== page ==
For most people, modification rather than elimination is all that is needed when it comes to changing ones diet or physical activity levels. Unlike stopping smoking, for example, there is no "quit day" when it comes to behavioural change linked to exercise and nutrition. There may of course be targets...for example, to exercise 5 x a week, each 5 fruits and vegetables a day or to make changes to reduce risk factors that may result in high blood pressure, diabetes or heart disease ( particularly for secondary prevention). For the latter to be successful, the behavioural change needs to be for a lifetime not just the long term. Long term change can be daunting as people have to come to grips with the chronic nature of their condition. It seems like the person is now faced with overwhelming burden...they have to give up or restrict favourite foods and/or reduce a sedentary lifestyle. Such changes can manifest themselves as withdrawal. Sometimes it's necessary to reframe the changes into positive terms. What's the benefit of doing nothing and maintaining the status quo vs making the changes that may be life saving. At this point, the resisters will focus more on their dislike of avocados rather than the bigger picture. Rather than "yes, of course I will do more cardio," it's often "if you think I am giving up chocolate…dream on!”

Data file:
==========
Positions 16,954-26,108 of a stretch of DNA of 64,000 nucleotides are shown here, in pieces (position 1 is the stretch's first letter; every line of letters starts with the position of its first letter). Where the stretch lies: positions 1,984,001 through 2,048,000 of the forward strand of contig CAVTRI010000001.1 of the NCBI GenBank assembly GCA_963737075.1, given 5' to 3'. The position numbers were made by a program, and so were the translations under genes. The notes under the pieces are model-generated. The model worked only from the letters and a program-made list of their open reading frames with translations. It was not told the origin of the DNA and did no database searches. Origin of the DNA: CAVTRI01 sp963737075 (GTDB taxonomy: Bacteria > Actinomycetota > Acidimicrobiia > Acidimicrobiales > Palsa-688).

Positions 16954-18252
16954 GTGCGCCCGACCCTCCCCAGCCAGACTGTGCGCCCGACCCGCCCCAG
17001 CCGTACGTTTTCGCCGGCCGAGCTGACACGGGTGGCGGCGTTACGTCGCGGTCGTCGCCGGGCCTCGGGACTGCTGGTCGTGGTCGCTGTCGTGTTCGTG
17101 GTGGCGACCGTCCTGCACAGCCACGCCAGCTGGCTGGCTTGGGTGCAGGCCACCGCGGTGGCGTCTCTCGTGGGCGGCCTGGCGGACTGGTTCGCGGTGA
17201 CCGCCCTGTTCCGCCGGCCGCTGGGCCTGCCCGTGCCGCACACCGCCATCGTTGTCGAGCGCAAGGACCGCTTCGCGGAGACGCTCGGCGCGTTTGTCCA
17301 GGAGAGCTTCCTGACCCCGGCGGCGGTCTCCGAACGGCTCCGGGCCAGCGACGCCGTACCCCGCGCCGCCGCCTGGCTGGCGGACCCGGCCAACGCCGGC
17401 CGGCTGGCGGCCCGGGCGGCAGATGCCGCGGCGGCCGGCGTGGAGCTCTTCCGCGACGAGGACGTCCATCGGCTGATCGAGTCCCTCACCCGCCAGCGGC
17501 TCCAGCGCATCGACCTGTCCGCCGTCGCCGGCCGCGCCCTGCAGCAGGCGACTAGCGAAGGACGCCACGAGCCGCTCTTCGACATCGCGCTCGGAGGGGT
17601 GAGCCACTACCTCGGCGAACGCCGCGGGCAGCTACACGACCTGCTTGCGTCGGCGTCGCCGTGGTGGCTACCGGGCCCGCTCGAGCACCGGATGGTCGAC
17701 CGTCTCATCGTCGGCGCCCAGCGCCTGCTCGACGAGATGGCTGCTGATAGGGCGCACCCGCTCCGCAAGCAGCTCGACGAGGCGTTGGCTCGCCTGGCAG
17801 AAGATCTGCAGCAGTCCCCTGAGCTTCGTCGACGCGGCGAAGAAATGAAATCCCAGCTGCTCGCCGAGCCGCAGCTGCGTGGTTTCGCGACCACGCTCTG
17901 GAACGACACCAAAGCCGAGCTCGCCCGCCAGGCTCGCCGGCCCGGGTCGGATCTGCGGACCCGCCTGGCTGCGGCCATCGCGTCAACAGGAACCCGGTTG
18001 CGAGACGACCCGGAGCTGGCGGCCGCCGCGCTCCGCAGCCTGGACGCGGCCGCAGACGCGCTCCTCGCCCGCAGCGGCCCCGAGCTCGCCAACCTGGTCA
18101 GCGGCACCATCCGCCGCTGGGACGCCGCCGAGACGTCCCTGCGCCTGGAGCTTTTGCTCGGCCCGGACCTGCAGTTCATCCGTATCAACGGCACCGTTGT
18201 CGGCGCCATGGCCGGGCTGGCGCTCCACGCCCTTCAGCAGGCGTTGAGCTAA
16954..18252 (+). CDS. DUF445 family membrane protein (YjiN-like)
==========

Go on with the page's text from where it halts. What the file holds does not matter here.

The use of motivational interviewing techniques rather than straight forward advice (ie. eat more of this or that) has been identified to be more beneficial. Individuals undertaking these interventions had better results, attended counselling more frequently and were more compliant with self monitoring of their health. A lot can depend on who is delivering the motivational interviews. In some cases it may be best if advice comes from people with a background in counselling rather than exercise professionals or dieticians.

As a personal trainer, I supply information on a drip feed style. A bit here and there, nothing too complicated. I don't want to overwhelm clients! I like to encourage clients to take ownership of their own health and then work to facilitate changes with various adherence methods. It may take time for the client to see the benefits of the change and accept that that is what they have to do.

People resist change in all aspects of life. I get it... it's uncomfortable. If we can identify the benefits and show what happens if change doesn’t happen, then we can work towards inspiring the client in altering their lifestyle.